Prevention is the New Solution

As many as 56 percent of insurance companies are planning to increase staff in the next year, making 2022 a big year for industry growth. 

But with the U.S. experiencing what’s been dubbed “The Great Resignation,” how will insurance companies manage to bring on the talent they need to grow?

What’s “The Great Resignation,” anyway?

Person waving goodbye

With roughly 10.1 million job openings and 8.7 million unemployed individuals, we’re currently in the midst of a labor shortage paired with record unemployment rates. While that may seem unfathomable, it’s important to remember that we’re still dealing with a global pandemic that created both restrictions and opportunities for the American workforce. 

While early on in the pandemic, professionals held off on career changes in favor of job security, from spring 2021 to the present, the U.S. has seen an ongoing trend of employees voluntarily leaving their jobs. That shouldn’t come as a huge surprise considering the different ways the COVID-19 pandemic impacted people.

For example, pre-existing conditions, family members with pre-existing conditions, or general safety concerns during a global pandemic shifted expectations in terms of workplace safety. Many companies stepped up to meet those growing workplace safety standards; some companies didn’t. As a result, individuals had the opportunity to witness the value employers place on employee health and happiness, and rethink their career expectations accordingly. 

For some, school shutdowns changed child care responsibilities – parents needed to handle both homeschooling and work, and that family time became a priority. For others, the pandemic was an opportunity to do some serious soul searching – work-life balance became non-negotiable. And today, more than half of Americans looking for new work cite flexibility as their primary reason for seeking new employment

But research shows that “The Great Resignation” impacts industries differently. So, it begs the question, how will it impact the insurance industry? And what can companies do to offset any of these consequences?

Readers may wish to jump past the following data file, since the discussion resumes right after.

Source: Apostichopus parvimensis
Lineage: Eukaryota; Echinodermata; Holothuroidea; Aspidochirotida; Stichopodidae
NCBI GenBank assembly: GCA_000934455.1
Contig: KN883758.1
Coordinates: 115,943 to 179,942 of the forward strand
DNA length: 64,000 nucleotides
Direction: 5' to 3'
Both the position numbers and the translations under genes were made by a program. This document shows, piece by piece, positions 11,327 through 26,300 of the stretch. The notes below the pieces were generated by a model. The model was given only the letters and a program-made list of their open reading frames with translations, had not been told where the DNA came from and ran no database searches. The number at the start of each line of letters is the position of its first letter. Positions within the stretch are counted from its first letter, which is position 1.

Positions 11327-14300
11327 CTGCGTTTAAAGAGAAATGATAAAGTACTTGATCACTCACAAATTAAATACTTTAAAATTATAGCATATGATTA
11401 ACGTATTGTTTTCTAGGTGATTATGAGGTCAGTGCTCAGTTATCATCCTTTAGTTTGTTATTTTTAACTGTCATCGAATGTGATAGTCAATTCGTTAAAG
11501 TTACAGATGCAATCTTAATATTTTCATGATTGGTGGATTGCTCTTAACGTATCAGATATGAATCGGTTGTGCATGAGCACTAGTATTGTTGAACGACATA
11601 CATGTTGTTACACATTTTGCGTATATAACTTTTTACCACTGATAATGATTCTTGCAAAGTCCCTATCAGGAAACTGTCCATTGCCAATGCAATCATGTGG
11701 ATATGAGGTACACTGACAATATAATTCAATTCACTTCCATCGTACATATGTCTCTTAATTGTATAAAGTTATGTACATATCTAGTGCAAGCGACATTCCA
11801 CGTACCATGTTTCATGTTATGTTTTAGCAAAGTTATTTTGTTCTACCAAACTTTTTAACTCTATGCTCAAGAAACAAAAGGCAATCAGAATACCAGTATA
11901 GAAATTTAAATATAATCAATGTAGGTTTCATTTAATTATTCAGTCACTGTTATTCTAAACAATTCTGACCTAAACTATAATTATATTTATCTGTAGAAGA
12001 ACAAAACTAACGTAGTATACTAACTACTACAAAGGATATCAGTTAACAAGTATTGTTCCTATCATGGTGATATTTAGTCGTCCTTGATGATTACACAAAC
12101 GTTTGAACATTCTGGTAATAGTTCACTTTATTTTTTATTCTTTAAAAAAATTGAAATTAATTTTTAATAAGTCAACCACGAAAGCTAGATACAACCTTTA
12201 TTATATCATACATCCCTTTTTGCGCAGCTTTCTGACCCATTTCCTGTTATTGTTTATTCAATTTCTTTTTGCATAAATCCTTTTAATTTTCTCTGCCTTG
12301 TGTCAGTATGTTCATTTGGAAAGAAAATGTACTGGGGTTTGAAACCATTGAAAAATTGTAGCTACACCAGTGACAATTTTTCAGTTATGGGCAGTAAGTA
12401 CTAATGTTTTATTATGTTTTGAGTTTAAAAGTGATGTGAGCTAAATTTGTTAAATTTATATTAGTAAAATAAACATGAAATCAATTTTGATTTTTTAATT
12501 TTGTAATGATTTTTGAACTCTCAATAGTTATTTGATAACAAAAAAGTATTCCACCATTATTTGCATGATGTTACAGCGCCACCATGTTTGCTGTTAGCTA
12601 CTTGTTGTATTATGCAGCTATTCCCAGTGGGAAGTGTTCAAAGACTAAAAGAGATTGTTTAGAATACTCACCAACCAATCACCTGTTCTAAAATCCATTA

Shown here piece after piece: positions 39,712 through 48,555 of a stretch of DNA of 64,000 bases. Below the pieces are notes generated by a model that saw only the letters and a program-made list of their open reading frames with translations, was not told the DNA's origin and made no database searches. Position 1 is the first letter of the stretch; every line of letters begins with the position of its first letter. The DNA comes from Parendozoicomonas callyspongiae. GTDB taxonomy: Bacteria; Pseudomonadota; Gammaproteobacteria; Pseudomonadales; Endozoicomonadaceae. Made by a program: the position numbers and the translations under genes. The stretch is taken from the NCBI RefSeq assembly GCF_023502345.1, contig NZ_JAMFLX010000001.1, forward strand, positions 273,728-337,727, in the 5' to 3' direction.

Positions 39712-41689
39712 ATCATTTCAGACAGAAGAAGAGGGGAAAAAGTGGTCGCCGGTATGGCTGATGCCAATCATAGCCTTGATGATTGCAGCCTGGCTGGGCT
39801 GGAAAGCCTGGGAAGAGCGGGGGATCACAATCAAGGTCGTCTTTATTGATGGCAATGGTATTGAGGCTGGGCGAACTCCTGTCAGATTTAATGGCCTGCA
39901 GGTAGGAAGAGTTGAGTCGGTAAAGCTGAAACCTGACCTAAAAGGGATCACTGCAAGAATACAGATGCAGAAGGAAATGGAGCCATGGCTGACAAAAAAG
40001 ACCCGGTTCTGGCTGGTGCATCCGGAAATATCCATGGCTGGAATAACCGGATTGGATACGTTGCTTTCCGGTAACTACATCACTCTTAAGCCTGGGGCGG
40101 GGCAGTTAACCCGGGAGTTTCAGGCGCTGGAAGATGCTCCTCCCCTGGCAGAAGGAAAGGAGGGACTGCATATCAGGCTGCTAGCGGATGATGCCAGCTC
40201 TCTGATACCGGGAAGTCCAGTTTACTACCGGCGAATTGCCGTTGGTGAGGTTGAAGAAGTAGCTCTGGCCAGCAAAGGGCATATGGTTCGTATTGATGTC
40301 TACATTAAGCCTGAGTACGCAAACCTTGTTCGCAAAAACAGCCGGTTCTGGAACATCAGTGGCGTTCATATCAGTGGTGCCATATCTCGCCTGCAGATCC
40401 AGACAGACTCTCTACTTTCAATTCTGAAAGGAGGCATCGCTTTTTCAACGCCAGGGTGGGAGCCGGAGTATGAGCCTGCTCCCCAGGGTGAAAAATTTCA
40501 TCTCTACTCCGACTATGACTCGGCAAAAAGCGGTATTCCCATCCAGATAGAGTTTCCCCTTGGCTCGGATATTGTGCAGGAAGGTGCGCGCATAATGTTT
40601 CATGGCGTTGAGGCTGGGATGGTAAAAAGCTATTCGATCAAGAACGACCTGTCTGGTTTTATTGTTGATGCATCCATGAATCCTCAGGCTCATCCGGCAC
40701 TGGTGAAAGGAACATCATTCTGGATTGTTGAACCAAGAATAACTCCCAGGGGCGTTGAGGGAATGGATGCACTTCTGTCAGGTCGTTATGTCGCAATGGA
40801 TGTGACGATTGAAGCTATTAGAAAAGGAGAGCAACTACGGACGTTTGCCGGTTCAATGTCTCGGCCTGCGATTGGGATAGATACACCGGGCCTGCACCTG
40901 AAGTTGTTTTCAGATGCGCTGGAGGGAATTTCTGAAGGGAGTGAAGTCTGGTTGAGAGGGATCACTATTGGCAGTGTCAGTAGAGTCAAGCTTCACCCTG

How will this impact the insurance industry?

Insurance isn’t immune to the effects of “The Great Resignation.” But perhaps unsurprisingly, it’s manifesting slightly differently within the insurance industry (we insurance professionals love to be different). 

According to the Jacobson Group’s third-quarter labor market study, the insurance industry is in the middle of what is being called “The Great Reshuffle.” Like “The Great Resignation,” “The Great Reshuffle” marks a trend where industry professionals are exploring their career options and rethinking their role with current employers. 

If you’re thinking, that sounds exactly like “The Great Resignation,” just hold your horses. We’ve pulled together some of the ways “The Great Reshuffle” differs significantly from what we see with “The Great Resignation” across other industries: 

Insurance professionals tend to stick with insurance

The insurance industry is special in that insurance professionals tend to love the industry and often won’t leave it. Whereas other industries are dealing with employees rethinking their professions entirely and considering jumps from, say, transport to agriculture, that isn’t necessarily the case with insurance. 

There’s a steep learning curve with the insurance industry, but overall, insurance professionals report very high job satisfaction. Even if, in this “Great Reshuffle,” insurance professionals are rethinking their jobs with their current employers, they likely aren’t jumping the proverbial insurance ship. 

The average age of insurance professionals is higher than other industries

This isn’t a total coup for insurance. When it comes to long-term industry stability, we’ll need to find a way to attract young professionals. But in the current labor shortage situation plaguing the U.S., this is a win for the industry. 

Research shows that millennials (25-40) and Gen Zers (18-24) are nearly twice as likely as baby boomers to search for new employment in the next year (63 percent and 77 percent versus 33 percent)

Since, for instance, the average age of a life insurance agent in the U.S. is 59, we don’t face nearly the same crisis of staying power seen across other industries today. However, while these insurance professionals aren’t changing jobs now, they are dangerously close to retirement, which gives the industry the same risk of a labor shortage as every other industry, if only delayed by a few years. 

And at the same time, the industry is changing

The insurance industry is currently experiencing a period of growth and change stemming largely from investment in insurtech. As a result, the types of professions available within the industry are increasing beyond the traditional positions of producers, claims managers, and actuaries

For instance, over the next year, the top two roles insurance companies are looking to hire for are in technology and product management

That means there’s an abundance of opportunity for industry newcomers to contribute to an exciting period of change within the industry. Maybe insurance wasn’t the original career goal, but as we’re rethinking how our careers and values align, perhaps it should be. 

Take it from those of us here at AgentSync, insurance is the industry to be in. See how AgentSync supports your hybrid team with our tools.

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